As I prepare to attend my first Midwinter ULI Trustees meeting, the question of adaptability in the housing sector is striking a personal chord, especially as I read these words in the Starting Point document: “In a capital-intensive industry that produces long-lived assets,…more flexible, adaptable products and processes are needed.” 

Last weekend, our nearly 90-year-old next door neighbors moved out of the house that had been their home for more than five decades. They are trading in a few thousand square feet of home and nearly an acre of property for an assisted living apartment.

When we moved to our neighborhood seven years ago with two preschoolers in tow, I was surprised to learn that it had such a high percentage of residents over 65. Later, I realized that many of the original post-WWII houses (like my neighbors’) were decently suited to aging-in-place. Many are (or were) smaller, one- or two-story ranches built on grade. Fewer steps to climb and a lower mortgage, both attractive in retirement.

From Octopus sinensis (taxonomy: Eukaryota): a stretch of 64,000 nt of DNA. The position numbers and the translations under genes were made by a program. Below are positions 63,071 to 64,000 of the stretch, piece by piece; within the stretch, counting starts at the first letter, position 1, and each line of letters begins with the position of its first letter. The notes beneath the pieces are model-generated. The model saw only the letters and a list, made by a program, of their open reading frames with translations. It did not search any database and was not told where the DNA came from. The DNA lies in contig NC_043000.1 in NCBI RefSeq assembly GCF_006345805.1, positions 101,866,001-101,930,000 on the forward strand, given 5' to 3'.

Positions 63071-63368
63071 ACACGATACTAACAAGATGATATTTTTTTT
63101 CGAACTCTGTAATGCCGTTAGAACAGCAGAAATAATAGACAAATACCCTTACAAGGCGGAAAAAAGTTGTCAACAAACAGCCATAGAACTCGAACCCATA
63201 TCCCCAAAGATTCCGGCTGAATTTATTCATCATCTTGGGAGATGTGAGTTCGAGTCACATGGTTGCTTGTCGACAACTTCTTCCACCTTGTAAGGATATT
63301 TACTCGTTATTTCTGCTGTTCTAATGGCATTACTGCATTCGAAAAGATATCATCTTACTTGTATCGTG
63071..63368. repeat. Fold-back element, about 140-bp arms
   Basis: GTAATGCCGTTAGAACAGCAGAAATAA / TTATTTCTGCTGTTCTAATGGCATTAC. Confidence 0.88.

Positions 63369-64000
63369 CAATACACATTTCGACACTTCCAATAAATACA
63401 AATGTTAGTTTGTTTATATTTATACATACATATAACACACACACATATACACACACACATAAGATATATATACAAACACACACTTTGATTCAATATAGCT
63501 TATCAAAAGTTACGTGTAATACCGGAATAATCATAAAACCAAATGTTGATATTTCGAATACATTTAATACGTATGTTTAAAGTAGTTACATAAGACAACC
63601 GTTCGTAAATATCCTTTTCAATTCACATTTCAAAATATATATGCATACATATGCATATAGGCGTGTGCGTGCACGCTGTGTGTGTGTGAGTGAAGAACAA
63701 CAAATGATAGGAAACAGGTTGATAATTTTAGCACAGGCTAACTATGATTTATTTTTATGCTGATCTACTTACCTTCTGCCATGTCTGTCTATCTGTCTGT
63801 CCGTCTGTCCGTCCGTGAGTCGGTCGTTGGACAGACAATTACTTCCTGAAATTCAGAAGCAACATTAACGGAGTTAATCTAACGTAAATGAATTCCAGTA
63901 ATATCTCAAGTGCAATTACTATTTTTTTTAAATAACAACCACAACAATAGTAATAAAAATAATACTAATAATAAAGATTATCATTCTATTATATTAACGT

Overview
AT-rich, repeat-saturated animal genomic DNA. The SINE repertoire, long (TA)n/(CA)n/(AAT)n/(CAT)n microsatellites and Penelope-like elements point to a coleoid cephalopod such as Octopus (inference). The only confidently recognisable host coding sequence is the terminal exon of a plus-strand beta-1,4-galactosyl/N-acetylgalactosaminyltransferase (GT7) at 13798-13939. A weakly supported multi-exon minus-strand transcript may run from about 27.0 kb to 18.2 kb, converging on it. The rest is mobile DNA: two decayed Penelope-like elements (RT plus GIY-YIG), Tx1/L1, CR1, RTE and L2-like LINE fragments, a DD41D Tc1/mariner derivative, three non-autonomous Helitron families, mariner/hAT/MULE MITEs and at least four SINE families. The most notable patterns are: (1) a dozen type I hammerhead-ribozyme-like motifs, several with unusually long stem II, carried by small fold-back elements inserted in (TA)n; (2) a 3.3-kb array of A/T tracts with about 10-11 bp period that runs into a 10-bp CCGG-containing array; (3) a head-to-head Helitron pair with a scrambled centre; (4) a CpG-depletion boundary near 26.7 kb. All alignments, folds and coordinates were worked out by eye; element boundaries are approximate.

But as property values soar in the Washington, DC suburbs, most of these homes (now deemed “obsolete” against today’s expectations of style or space) are being torn down. Their replacements are always bigger – typically three stories, or more. Several like this have gone up around us. I see them today and ask myself: could anyone live in that house for five decades? Never mind lugging a baby stroller up the steep front steps…

Already my husband and I are discussing what retirement looks like. Anticipating increasingly achy joints as we age, he has advocated “flat sizing.” Unfortunately, the chances of finding such a home near us are slim. But I wonder: will changing demographics and economics in the housing sector push the development of housing that is more universally designed for all stages of life? And will increasing concerns about waste, energy and other resources drive us to think of creative ways to reuse the existing housing stock rather than level it and start over?